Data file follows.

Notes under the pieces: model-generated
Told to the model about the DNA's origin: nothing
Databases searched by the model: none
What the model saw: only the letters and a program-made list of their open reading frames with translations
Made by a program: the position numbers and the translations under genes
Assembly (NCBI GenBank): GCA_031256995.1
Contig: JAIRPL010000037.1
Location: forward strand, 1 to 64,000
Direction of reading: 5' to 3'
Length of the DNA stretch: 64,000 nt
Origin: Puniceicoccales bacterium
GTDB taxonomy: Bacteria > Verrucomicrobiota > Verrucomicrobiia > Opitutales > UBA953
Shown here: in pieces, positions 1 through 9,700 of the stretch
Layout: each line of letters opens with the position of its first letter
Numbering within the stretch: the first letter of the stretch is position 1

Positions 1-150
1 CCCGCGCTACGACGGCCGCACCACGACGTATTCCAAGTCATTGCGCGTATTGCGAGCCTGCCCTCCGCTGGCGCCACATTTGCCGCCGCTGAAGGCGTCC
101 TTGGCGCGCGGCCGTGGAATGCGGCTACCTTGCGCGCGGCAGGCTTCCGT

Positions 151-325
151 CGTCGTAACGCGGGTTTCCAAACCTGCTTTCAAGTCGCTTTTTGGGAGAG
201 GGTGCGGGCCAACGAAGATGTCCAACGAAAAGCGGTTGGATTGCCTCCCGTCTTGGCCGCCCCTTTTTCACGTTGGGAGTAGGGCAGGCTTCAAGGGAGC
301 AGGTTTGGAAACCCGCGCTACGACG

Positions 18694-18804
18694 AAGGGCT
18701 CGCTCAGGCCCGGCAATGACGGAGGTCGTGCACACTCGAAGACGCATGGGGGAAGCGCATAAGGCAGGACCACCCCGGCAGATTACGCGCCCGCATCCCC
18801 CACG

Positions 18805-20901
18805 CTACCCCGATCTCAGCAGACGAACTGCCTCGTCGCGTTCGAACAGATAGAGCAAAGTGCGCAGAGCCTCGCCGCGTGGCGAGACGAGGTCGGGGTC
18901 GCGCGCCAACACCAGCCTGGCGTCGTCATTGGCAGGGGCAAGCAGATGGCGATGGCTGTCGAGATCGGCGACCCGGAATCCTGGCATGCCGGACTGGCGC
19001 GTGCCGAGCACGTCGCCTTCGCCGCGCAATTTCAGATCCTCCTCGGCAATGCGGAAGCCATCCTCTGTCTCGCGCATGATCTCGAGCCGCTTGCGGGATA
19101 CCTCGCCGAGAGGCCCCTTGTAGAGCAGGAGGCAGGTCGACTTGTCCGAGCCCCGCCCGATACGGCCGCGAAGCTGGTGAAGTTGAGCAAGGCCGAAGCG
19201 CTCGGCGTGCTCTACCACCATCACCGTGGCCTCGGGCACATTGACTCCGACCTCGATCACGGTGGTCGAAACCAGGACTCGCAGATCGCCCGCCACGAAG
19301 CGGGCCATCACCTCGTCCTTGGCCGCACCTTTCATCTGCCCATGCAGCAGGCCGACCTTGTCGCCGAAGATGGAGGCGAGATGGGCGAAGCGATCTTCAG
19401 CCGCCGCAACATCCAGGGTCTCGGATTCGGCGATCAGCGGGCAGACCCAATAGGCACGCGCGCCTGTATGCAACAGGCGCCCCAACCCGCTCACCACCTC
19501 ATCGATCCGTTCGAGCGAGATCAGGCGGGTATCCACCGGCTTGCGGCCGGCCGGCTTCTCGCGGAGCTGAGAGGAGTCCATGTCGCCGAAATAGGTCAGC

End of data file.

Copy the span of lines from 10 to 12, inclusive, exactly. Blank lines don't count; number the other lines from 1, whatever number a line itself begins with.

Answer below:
Length of the DNA stretch: 64,000 nt
Origin: Puniceicoccales bacterium
GTDB taxonomy: Bacteria > Verrucomicrobiota > Verrucomicrobiia > Opitutales > UBA953